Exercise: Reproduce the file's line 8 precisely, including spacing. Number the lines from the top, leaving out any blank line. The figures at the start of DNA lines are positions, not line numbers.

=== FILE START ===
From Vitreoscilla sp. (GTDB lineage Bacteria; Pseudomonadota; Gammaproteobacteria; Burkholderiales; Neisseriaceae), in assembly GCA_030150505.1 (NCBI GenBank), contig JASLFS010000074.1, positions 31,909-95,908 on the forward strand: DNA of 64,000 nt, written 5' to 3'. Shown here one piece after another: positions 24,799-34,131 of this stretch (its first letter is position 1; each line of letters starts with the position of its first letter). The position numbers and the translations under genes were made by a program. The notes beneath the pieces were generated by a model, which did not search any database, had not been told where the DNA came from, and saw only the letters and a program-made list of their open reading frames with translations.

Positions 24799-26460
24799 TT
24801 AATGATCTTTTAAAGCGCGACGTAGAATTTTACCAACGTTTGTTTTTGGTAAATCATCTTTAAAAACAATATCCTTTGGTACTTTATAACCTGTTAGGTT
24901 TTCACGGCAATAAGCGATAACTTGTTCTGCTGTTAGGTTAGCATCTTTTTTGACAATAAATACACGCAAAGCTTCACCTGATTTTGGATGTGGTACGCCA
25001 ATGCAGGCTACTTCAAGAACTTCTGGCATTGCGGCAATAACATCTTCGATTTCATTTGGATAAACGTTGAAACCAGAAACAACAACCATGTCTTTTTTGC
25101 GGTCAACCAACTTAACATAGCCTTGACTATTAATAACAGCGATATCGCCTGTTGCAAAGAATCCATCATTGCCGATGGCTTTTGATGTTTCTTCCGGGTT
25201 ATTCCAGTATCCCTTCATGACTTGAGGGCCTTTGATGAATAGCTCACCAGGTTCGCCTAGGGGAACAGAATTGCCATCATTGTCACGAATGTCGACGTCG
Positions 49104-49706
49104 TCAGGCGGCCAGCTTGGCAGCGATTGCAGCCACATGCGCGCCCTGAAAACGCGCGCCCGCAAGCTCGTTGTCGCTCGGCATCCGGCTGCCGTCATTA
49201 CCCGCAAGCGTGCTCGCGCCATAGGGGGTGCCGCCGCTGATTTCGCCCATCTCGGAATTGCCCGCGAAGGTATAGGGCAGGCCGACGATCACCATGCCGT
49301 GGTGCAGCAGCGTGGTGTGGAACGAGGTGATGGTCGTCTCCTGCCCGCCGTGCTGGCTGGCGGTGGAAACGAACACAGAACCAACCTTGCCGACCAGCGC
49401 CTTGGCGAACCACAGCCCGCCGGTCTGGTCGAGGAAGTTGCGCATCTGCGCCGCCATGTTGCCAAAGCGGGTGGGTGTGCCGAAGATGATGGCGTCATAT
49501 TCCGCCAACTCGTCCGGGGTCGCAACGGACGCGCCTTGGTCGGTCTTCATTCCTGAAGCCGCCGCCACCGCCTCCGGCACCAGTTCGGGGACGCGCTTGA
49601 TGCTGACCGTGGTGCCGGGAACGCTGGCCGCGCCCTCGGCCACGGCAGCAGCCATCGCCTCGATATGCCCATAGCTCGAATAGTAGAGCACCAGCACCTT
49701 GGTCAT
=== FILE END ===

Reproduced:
25201 ATTCCAGTATCCCTTCATGACTTGAGGGCCTTTGATGAATAGCTCACCAGGTTCGCCTAGGGGAACAGAATTGCCATCATTGTCACGAATGTCGACGTCG